Well, I guess I am also one of the people who would have a reason to go to TAD Anonymous :lol:
And yes, I have just recently started posting on instagram, showing just the tippiest tip of the iceberg, so maybe I am one of the people who inspired your post (ok, I might be flattering myself here a bit... :oops: ).

For me there are several reasons for collecting teaware:
1. I have always collected the things that I really like. Eventually I will slow down or maybe even stop, but I do know that even though I am not actively buying anymore, I will still get intense enjoyment from the beautiful things that I have managed to collect.
2. This might be the most important thing: Growing up and living in Europe, there is simply no way of finding out which teapot / gaiwan / teacup / teaboat etc is 'the right one' until I have bought it. Trying out without buying is simply not an option because there is no place to do that. So the only way for me was to hop on the internet and buy different teapots (etc.) and try which one suits me and my needs the best. Invariably that has led to quite some teaware being collected. On the plus side: I now know much better what I like & what I am looking for... and also what I do NOT like. Bascially when I started with gong-fu cha, asking me to pick the 'perfect teapot' would have been pretty much like me dragging my grandma into a Japanese restaurant and asking her to pick the perfect meal. You only know what (dis-)like once you have tried it. Now I know which of my pots suit me best, and I will gravitate more to using them - which will (I hope) in the end lead to me reaching that stage where I become intimately familiar with how these pots work, what their strengths and weaknesses are. It just took me a bit longer than someone who has a background (family / culture) of gong-fu cha. Admittedly a lot op 'tuition money' was spend on the way, but overall it has been a very enjoyable way. :D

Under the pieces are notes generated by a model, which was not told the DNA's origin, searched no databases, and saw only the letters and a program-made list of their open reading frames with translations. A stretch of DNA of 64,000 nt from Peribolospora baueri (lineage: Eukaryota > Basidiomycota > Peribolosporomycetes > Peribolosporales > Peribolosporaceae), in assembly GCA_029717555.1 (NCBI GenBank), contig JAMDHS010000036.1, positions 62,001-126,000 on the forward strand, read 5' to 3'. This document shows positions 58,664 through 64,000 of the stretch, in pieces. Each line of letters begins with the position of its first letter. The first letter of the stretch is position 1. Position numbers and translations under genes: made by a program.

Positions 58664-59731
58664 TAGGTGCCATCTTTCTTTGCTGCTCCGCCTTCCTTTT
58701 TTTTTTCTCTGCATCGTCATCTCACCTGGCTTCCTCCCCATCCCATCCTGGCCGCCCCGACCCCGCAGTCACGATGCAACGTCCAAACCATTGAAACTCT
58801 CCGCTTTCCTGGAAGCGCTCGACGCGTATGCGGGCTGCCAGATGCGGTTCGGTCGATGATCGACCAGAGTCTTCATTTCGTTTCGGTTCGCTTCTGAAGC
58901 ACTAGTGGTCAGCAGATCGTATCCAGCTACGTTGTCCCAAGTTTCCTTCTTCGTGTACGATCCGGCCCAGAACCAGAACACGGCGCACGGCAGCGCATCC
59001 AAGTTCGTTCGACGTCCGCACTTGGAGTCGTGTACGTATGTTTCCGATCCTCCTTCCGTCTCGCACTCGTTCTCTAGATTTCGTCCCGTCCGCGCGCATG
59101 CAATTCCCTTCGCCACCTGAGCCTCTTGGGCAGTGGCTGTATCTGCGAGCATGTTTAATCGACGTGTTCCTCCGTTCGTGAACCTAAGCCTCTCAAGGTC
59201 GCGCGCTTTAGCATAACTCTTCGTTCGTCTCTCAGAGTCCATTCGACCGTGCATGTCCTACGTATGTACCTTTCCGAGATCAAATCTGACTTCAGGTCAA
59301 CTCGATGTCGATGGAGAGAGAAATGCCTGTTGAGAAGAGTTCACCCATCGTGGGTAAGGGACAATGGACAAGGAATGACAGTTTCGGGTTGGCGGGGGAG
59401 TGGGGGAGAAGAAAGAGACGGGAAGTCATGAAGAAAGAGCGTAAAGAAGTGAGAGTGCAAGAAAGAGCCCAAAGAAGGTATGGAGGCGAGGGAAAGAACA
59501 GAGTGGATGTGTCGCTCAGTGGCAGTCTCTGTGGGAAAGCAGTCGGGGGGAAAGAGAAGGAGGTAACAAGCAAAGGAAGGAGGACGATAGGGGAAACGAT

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Re: On hoarding teaware…

by ethan » Feb 11th 17 3:48 pm

Bok wrote:

So one has no chance of getting intimately familiar with how one particular pot works. Master it, if you will. Knowing it so well that brewing the tea becomes natural,s omething you do not need to think about, no water drips where it is not supposed to, etc. – you get my meaning.
Bok, I think you make sense. The lack of repetitive use of a hoard of teaware = the loss of the pleasure of familiarity Using a few pieces regularly, drinking some teas regularly, etc. can lead to mastering teaware & teas as well as ourselves perhaps.